Turn on ESPN, dial in to a national sports talk radio show or engage any fan outside Packer Nation on the subject of the best running backs in the NFL and you'll likely hear the same list of names. Priest Holmes, Jamal Lewis, LaDainian Tomlinson, Stephen Davis, maybe Deuce McAllister, or even Clinton Portis. Whose name don't you hear? That would be Green Bay's Ahman Green.
Somehow, on the way to the best season of his career, Green has become the Rodney Dangerfield of the NFL – no respect. All Green has done is lead the league in total yards from scrimmage with 1,152 through eight games, rank second overall with 11 touchdowns and tie for third in rushing with 871 yards.
Not only should Green be the first or second name on the lips of football fans discussing the creme of the NFL's running back crop, but his name belongs in any mid-season conversation about potential league MVP's. Well on his way to a fourth consecutive 1,000 yard season, the two-time Pro Bowler and second-team All-Pro passed the 5,000 career yard mark late in last Sunday's game and should be part of the collective sports consciousness by now. Yet, he garners barely a mention on the national scene.
Maybe it's his five fumbles, or the timing of said fumbles or the fact that Green Bay is only 4-4 at the halfway mark of the season. There's no denying Green would like to have some of those lost balls back – particularly the one that popped out of his grasp in overtime against Kansas City. The Packers would certainly like to have a better record than they currently do, but Tomlinson's Chargers are 1-7 and McAllister's Saints are 4-5, so what gives?
Green's 35 yards on 20 carries in St. Louis didn't help, but Tomlinson has had two sub-40 yard rushing performances this season, McAllister had an eight-yard stinker against Tennessee while Davis had just 20 against them. And despite his struggles against the Rams, Green is still on pace to shatter Jim Taylor's franchise record of 19 touchdowns and 1,474 yards. He's been called ‘Priest-Lite' by some of TV's talking heads but with the numbers he's putting up, Green could be ‘Priest Extra-Stout' by seasons' end.
It could be because as long as quarterback Brett Favre is pulling on his No. 4 jersey, the sporting world still considers the Packers his team. That's actually true. Still, Green has the chance to become to Favre what Terrell Davis was to John Elway later in his career. Aside from the gaudy rushing totals, Green also is Favre's leading receiver. Has been three of the past four seasons. But while Favre remains the heart and soul of the organization, Green is, at the very least, the adrenaline pumping through the offense. That much was evident Sunday night when Green Bay saved its season with a 30-27 victory over division arch-rival Minnesota in the unfriendly confines of the Metrodome.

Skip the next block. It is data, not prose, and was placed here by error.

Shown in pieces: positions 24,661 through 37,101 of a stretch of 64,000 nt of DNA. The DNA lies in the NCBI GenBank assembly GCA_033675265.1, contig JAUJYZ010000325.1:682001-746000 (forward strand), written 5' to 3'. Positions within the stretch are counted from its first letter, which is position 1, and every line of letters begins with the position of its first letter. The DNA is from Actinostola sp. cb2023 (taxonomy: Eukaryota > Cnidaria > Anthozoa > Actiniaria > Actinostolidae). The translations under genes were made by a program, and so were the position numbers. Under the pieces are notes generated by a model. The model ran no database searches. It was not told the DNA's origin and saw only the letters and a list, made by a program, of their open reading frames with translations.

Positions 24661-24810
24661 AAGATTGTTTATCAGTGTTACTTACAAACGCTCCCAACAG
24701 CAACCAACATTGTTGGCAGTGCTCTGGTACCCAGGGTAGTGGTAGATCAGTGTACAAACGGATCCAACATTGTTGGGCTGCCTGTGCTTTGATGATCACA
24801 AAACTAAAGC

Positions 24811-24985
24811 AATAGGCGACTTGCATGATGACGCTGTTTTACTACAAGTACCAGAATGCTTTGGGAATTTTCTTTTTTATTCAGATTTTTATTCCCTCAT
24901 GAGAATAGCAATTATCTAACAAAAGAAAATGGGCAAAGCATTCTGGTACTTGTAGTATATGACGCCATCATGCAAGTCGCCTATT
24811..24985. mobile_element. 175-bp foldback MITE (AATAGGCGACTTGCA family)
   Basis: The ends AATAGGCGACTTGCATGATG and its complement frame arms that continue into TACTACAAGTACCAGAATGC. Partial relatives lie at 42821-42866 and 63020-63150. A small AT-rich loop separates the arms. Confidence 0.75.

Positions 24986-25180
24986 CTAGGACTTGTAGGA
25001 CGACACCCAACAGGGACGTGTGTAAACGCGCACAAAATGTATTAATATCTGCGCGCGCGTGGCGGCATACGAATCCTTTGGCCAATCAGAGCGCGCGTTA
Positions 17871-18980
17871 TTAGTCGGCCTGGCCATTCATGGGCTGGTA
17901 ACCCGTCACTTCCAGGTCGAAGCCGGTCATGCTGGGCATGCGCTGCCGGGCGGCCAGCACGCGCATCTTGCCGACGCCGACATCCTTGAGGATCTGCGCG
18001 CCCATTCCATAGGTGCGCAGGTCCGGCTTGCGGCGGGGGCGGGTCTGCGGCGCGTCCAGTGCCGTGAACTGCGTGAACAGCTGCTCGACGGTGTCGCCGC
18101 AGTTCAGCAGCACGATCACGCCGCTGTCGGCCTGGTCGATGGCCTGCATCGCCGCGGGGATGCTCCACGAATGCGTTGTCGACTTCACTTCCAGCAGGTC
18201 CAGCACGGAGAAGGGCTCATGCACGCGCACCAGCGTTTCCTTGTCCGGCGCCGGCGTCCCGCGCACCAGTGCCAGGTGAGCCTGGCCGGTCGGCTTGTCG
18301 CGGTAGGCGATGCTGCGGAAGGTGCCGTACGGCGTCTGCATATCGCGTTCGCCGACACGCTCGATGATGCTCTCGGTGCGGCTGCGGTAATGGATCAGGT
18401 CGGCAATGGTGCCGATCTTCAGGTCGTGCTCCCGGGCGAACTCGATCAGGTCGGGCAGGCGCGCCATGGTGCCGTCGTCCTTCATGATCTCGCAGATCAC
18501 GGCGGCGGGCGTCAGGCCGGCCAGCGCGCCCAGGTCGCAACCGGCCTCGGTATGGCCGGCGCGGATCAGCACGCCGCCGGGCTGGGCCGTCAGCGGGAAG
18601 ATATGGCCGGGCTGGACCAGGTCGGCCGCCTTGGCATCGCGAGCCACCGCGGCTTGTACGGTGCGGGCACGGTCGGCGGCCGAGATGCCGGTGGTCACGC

Running with a blend of speed, power and grace, Green was equal parts bulldozer and ballerina, rolling up 137 yards on 21 carries and adding 52 yards and a touchdown on five receptions. He had 95 yards rushing by halftime.
"We had some plays where I could take even more advantage of cutting back," Green said. "Maybe what we were doing confused them a little bit, but we just went out and ran the plan."
Throughout the season, Green has had a number of jaw-dropping plays, but none matched the last play of the third quarter at Minnesota. Taking the ball at Green Bay's 46 and heading right, he was met in the backfield by linebacker Chris Claiborne. In what appeared to be a tackle for a loss, Green busted out a ‘Matrix'-like move and left Claiborne gasping a Keanu-esque ‘Whoaaa' as he spun away from the tackle, put his hand down on the ground, popped back up and took off to his left. On his way to a 17-yard gain, he picked up a key block from none other than the broken-thumbed Favre, who took out both defensive back Denard Walker and teammate Robert Ferguson on the play. Green's run set up a touchdown pass from Favre to Javon Walker that put the Packers up 27-20.
"I'm not going down that easily," Green said. "If you watch (Walter) Payton, sometimes he's down, but other times you have to give extra effort. On that play, if he got me down, he got me down. But I was able to spin out of it."
If ever a play was reminiscent of the late, great Bears back, that one was it, and in typical Payton fashion, Green finished it off with a shoulder to the sternum of the Vikings' Corey Chavous rather than heading out of bounds. Before every game, Green watches ‘Pure Payton' a highlight video of his football idol. Sans the mustache and the trademark Kangaroos on his feet, he's done an admirable job impersonating ‘Sweetness.'
As beautiful as that play was, it wasn't what Head Coach/GM Mike Sherman had been preaching. Sherman guaranteed he would get Green's fumbling fixed after the loss in St. Louis and the obvious solution seemed to be telling Green to cover the ball up when he's hit and go down, rather than struggling for extra yards. But that's easier said than done and there's a chance that fans may have to grin and bear Green's fumbles the same way they do with Favre's interceptions.
Eventually, every back will fumble. But few will ever do the kinds of things Green does when he hangs on to the ball. It's time everyone took notice.
W. Keith Roerdink is a freelance writer from Wausau, Wis. and a longtime contributor to the Packer Report. Check out his weekly Hot Read column every Thursday.